Article Text

Download PDFPDF

492 SIRPα blockade results in tumor intrinsic and immune microenviroment effects resulting in the inhibition of breast-to-brain metastatsis
  1. Elizabeth Stirling,
  2. Jessica Mackert,
  3. Steven Bronson,
  4. Adam Wilson,
  5. Mitra Kooshki,
  6. Dawen Zhao,
  7. Pierre Triozzi,
  8. Glenn Lesser and
  9. David Soto-Pantoja
  1. Wake Forest School of Medicine, Winston-Salem, NC, United States


Background Triple-negative breast cancer (TNBC) is a highly aggressive subtype of breast cancer characterized by a lack of specific targets and a 35% incidence of brain metastasis. There is no targeted treatment for managing brain metastasis associated with TNBC; therefore, new strategies are urgently needed to overcome disease mortality. The CD47/SIRPα signaling pathway is implicated in tumor progression due to bypassing innate and adaptive immune surveillance. Most strategies targeting this pathway focus on targeting the receptor CD47; however, targeting SIRPα as a potential strategy to mitigate metastatic tumor burden remains understudied.

Methods Breast cancer patient biopsies were stained with antibodies against SIRPα. A Real-Time Cell Analysis (RTCA) impedance assay was used to determine migration, proliferation, and microglia-mediated cancer cell clearance changes. Female BALB/C mice were used in a TNBC brain metastasis model by intracardiac injection of the 4T1-Br3-Luc cell line. Brain metastatic burden was measured by the in vivo imaging system (IVIS) and quantified by luciferase luminescence. Differences in protein expression were measured by proteomic digital spatial profiling (DSP) of brain lesions and immune infiltrated regions of interest (ROIs).

Results Immunohistochemical staining of patient biopsies revealed a 3.5-fold increase in SIRPα expression in metastatic lesions compared to the primary tumor (n=19; p ≤ 0.0001). Additionally, there was an 84% increase in SIRPα in brain-trophic 4T1-Br3 TNBC cells compared to 4T1 parental cells (n=3; p ≤ 0.05). RTCA impedance assay revealed that SIRPα blockade inhibits brain-trophic 4T1-br3 cell migration (24h; n=3; p ≤ 0.05) and proliferation (48h; n=3; p ≤ 0.05) and promotes microglia-mediated cancer cell clearance (n=3; p ≤ 0.05). Furthermore, SIRPα blockade reduced metastatic brain lesion formation in vivo by approximately 90%, determined by IVIS imaging (n=4-7; p ≤ 0.05). DSP of the brain lesions revealed that immune checkpoints cluster of differentiation 152 (CTLA4), programmed cell death protein 1 (PD-1), programmed death ligand-1 (PD-L1), and cluster of Differentiation 276 (CD276 or B7-H3) were significantly reduced in anti-SIRPα treated brain lesions (n=3-6; p ≤ 0.05). Furthermore, spatial profiling revealed that SIRPα blockade promotes pro-inflammatory microglia polarization in brain lesions (n=3-6; p ≤ 0.01). Additionally, the extracellular matrix protein fibronectin, which contributes to invasion, metastasis, and immune evasion, was reduced by 70% in anti-SIRPα-treated brain lesions (n-3-6; p ≤ 0.05).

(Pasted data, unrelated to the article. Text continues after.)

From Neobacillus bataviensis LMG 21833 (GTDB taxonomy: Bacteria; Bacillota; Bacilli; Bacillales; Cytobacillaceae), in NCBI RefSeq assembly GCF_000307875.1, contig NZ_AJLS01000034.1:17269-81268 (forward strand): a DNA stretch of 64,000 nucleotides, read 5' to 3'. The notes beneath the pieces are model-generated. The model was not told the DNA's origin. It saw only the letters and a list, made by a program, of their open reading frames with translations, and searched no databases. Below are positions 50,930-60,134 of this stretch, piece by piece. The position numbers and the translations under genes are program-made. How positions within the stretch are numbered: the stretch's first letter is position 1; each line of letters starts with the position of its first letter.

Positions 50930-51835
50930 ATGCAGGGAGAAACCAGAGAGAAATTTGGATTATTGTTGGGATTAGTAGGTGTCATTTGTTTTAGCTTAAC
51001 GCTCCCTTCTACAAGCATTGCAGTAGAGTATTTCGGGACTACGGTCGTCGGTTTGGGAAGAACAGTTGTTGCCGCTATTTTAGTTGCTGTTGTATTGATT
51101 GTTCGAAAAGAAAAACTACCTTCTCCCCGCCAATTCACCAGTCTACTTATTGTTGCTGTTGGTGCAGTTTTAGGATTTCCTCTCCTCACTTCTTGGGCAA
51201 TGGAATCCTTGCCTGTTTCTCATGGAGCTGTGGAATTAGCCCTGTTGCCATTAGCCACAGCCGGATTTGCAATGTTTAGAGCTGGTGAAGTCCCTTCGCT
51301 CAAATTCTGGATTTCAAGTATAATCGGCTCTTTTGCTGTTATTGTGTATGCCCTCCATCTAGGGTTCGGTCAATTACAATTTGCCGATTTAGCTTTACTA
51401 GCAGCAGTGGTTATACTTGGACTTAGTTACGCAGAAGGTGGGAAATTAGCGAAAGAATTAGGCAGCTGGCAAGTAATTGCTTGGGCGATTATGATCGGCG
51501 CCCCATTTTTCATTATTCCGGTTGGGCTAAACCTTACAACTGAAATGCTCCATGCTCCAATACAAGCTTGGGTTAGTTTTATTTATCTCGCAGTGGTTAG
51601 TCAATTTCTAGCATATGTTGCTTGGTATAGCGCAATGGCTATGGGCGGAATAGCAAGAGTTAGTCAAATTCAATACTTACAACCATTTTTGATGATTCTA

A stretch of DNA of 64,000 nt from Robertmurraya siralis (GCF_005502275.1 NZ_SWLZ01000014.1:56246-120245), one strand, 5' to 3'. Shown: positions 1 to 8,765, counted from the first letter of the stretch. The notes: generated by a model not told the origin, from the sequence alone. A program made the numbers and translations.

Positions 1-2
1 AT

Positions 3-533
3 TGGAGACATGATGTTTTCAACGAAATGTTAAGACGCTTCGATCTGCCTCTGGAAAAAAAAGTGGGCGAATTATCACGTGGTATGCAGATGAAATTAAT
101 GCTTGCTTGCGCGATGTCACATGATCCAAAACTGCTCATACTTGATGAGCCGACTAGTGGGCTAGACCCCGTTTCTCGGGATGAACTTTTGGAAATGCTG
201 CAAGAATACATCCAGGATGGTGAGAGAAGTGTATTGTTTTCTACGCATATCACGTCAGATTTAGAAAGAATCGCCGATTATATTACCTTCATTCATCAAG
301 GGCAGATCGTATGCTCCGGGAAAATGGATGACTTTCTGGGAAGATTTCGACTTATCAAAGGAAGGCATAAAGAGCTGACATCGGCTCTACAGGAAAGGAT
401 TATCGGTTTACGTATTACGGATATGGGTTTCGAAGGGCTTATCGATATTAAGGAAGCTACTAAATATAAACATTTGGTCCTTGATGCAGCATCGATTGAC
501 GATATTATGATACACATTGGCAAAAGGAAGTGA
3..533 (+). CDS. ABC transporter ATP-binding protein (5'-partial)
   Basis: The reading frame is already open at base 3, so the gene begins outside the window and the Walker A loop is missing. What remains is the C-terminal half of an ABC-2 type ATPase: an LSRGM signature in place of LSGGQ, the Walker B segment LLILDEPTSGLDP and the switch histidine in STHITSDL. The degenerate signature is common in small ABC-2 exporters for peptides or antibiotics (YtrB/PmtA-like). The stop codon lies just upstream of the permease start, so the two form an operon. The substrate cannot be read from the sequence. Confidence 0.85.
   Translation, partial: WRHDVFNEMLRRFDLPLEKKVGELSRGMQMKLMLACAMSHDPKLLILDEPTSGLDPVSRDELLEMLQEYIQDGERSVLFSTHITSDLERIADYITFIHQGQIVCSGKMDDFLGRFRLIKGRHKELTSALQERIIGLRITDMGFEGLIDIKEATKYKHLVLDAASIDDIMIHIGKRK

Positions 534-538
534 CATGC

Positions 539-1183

Conclusions These data suggest that SIRPα blockade modulates immune and TNBC cells to limit metastatic spread. Therefore, targeting SIRPα may be a new immunotherapeutic strategy to treat TNBC brain metastasis.

Statistics from

Request Permissions

If you wish to reuse any or all of this article please use the link below which will take you to the Copyright Clearance Center’s RightsLink service. You will be able to get a quick price and instant permission to reuse the content in many different ways.